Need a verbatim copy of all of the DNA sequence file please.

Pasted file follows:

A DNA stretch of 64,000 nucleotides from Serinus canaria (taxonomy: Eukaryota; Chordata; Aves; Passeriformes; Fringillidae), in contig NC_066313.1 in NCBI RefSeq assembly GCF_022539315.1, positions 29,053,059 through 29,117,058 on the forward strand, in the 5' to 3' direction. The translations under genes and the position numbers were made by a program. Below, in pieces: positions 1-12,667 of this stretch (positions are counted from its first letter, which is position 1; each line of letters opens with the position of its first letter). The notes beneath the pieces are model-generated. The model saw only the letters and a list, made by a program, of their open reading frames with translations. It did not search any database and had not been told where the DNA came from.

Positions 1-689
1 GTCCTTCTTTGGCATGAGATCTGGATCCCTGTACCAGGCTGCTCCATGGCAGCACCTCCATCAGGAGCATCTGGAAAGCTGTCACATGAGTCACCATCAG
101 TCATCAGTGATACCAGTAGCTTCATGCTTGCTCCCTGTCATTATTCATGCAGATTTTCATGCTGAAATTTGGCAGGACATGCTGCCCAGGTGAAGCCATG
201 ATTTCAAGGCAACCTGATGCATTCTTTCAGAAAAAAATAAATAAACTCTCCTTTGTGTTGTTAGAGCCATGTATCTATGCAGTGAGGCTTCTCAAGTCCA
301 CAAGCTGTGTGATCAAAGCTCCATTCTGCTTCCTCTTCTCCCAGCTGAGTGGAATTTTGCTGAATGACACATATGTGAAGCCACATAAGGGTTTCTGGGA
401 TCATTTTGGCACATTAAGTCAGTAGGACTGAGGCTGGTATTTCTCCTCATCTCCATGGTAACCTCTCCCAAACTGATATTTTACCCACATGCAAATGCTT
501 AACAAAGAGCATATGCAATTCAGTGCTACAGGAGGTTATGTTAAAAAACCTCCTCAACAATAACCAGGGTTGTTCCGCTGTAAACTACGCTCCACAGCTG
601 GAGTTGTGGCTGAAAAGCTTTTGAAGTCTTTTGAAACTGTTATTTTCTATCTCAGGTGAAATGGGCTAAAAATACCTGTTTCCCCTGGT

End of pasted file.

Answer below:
A DNA stretch of 64,000 nucleotides from Serinus canaria (taxonomy: Eukaryota; Chordata; Aves; Passeriformes; Fringillidae), in contig NC_066313.1 in NCBI RefSeq assembly GCF_022539315.1, positions 29,053,059 through 29,117,058 on the forward strand, in the 5' to 3' direction. The translations under genes and the position numbers were made by a program. Below, in pieces: positions 1-12,667 of this stretch (positions are counted from its first letter, which is position 1; each line of letters opens with the position of its first letter). The notes beneath the pieces are model-generated. The model saw only the letters and a list, made by a program, of their open reading frames with translations. It did not search any database and had not been told where the DNA came from.

Positions 1-689
1 GTCCTTCTTTGGCATGAGATCTGGATCCCTGTACCAGGCTGCTCCATGGCAGCACCTCCATCAGGAGCATCTGGAAAGCTGTCACATGAGTCACCATCAG
101 TCATCAGTGATACCAGTAGCTTCATGCTTGCTCCCTGTCATTATTCATGCAGATTTTCATGCTGAAATTTGGCAGGACATGCTGCCCAGGTGAAGCCATG
201 ATTTCAAGGCAACCTGATGCATTCTTTCAGAAAAAAATAAATAAACTCTCCTTTGTGTTGTTAGAGCCATGTATCTATGCAGTGAGGCTTCTCAAGTCCA
301 CAAGCTGTGTGATCAAAGCTCCATTCTGCTTCCTCTTCTCCCAGCTGAGTGGAATTTTGCTGAATGACACATATGTGAAGCCACATAAGGGTTTCTGGGA
401 TCATTTTGGCACATTAAGTCAGTAGGACTGAGGCTGGTATTTCTCCTCATCTCCATGGTAACCTCTCCCAAACTGATATTTTACCCACATGCAAATGCTT
501 AACAAAGAGCATATGCAATTCAGTGCTACAGGAGGTTATGTTAAAAAACCTCCTCAACAATAACCAGGGTTGTTCCGCTGTAAACTACGCTCCACAGCTG
601 GAGTTGTGGCTGAAAAGCTTTTGAAGTCTTTTGAAACTGTTATTTTCTATCTCAGGTGAAATGGGCTAAAAATACCTGTTTCCCCTGGT